This evening I am thinking about the day, just over a year ago, when the Supreme Court issued its decision in Obergefell vs. Hodges, making same sex marriage legal in all 50 states.
Do you remember it?
All those images of landmarks across the country, lit up in the colors of pride and inclusion. All those parades. All those grinning families with two moms, or two dads.
For those of us in the United Church of Christ, it was also the opening day for our national synod, and the mood was so profoundly joyful.
It was a remarkable moment.
And for those faith communities that have witnessed on behalf of love in the lives of all God’s children…for those who have stood on behalf of love in its many expressions as something sacred and to be honored…there was a particular power.
Church people are often such hopeful and positive people.
But even so, there were so many of our LGBT sisters and brothers, women and men of deep faith, who never expected that they would live to see that day.
Standing with them at that moment was to be a witness to something so personal…and typically, so private…and yet it was the spirit of that day to come together, and to celebrate, and to share, and to feel a part of God’s beloved community together.
It was a moment when it felt as if the world was finally catching up to God’s own vision of how it ought to be.
And yet even then, even at that remarkable milestone in our history, there were those who were quick to remind us that there was still a great deal of work to do.
They reminded us that vulnerability doesn’t dissolve with the stroke of a pen.
And of course, that’s absolutely true.
Because while rights are important, and fairness is important, the ultimate goal is beyond just rights and fairness, or some quiet agreement that you stay in your corner and I’ll stay in mine, and that we will learn to coexist.
Our faith teaches to work for something much more noble than just coexisting.
Because the ultimate goal is to love the Lord our God with all our heart, with all our soul, with all our strength, and with all our mind, and our neighbors as ourselves.
You remember that, right?
The ultimate goal is that, even across our differences, we will find ourselves united, not only with one another, but finally, with God.
The dream is that, different as we all are, shaped by different loves in different ways as we all are, nevertheless, we will learn to love and lean on one another.
That we will learn to look to one another to help us become whoever God has called us to be.
It’s a good thing when we start trying to add seats at the table. But we’re not going to get where we need to go until we start working together to build a bigger table.
That’s a higher standard.
And reaching it is going to take everything we have—all our heart and soul and strength and mind.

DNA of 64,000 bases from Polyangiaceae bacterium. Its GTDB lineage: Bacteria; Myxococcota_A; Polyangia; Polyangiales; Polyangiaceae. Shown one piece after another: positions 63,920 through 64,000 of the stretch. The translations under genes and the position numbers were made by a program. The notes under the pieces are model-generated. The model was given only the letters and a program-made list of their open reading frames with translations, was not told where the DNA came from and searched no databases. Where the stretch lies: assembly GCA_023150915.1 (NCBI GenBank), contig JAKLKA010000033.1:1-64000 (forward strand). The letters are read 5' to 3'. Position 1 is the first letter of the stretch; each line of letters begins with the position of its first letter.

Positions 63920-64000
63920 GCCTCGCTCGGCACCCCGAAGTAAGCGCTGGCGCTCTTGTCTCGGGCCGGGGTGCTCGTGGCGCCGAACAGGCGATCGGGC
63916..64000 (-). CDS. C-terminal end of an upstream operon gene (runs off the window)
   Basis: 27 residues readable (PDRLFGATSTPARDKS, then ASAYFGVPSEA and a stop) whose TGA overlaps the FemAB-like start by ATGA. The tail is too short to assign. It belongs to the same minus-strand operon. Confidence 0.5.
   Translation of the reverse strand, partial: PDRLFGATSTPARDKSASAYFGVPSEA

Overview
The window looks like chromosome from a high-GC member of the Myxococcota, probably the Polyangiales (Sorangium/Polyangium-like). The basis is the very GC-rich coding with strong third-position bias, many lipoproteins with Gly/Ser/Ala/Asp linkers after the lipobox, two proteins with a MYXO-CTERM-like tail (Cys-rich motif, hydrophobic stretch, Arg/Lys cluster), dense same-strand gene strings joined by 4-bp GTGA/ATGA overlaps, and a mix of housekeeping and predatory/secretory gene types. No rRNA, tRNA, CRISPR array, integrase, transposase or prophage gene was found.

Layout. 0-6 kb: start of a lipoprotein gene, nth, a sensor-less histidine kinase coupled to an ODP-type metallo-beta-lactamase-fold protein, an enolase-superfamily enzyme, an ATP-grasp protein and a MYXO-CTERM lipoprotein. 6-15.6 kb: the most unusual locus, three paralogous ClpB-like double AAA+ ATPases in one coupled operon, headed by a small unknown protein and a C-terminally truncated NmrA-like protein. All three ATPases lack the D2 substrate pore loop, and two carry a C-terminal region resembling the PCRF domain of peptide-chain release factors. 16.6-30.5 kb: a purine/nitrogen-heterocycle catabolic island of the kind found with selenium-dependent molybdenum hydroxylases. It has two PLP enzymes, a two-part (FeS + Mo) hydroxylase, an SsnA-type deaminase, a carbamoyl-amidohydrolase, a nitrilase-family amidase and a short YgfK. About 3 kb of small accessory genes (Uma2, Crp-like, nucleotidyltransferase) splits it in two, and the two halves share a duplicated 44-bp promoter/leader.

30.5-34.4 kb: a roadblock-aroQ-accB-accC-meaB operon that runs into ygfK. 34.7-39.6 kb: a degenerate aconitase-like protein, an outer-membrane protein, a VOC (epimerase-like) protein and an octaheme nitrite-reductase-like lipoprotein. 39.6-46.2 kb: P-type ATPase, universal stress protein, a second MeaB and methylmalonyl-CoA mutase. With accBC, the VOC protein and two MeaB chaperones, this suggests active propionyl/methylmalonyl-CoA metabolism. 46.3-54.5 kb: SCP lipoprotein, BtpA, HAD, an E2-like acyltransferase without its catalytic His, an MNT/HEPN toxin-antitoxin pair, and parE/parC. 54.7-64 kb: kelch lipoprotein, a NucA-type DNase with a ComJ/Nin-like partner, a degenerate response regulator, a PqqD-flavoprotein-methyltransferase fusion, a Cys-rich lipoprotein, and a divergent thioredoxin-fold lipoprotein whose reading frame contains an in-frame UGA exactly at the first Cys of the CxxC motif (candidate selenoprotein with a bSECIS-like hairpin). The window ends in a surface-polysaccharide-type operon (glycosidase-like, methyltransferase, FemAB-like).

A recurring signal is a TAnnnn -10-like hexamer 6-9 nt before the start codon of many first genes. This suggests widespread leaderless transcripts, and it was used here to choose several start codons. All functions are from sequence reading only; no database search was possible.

That doesn’t leave much for us to hold back. And indeed, we can’t hold back.
In these days, we know we’ve gotten closer, here and there, but we’re still so far from where we need to be. We’re still so far from home.
The shootings in Orlando remind us of just how far we still have to travel.
They remind us of how vulnerable our sisters and brothers in the LGBT community remain.
They remind us of how powerful fear remains, especially in their lives.
But also, the shootings remind us of the fears that fester so dangerously in the hearts of so many.
So many people feel so threatened.
The world is changing so rapidly.
And people who once had to focus all their heart and soul and strength and mind on flying carefully below the radar of intolerance are now learning to live out loud–growing in voice, growing in strength, growing in pride.
Dignity is a remarkable thing. When someone finally claims it, there really is no going back.
And so the only solution is to scare them from claiming it in the first place.
We can’t let that happen. Not in Orlando. Not in Laramie, Wyoming; Seattle, Washington, or New York City. Not in Greenwich.
That would not be the faithful thing to do.
So yes, these are profoundly fearful times.
But at the end of the day, our faith teaches us that we have a choice: we can look on as some lash out in anger, hoping that we will ourselves be shielded from it somehow—hoping that it will burn itself out before it decides to come for us.
That’s one option.
Or we can reach out and stand with the vulnerable, and show them tenderness and love before all the world, and model the love of a vulnerable God who loved extravagantly and defiantly even in the face of the world at its worst.
My prayer is that tonight, not only here but in so many sanctuaries around the country, we will recommit ourselves to reaching out.
Tonight we do so in grief.
Tomorrow, may we reach out in hope and promise.
Let us pray, let us work, and let us learn to love with all our heart, with all our soul, with all our strength and with all our mind.
It begins with a candle. May it become righteousness like an ever-flowing stream, sweeping us all to the ocean of God’s love.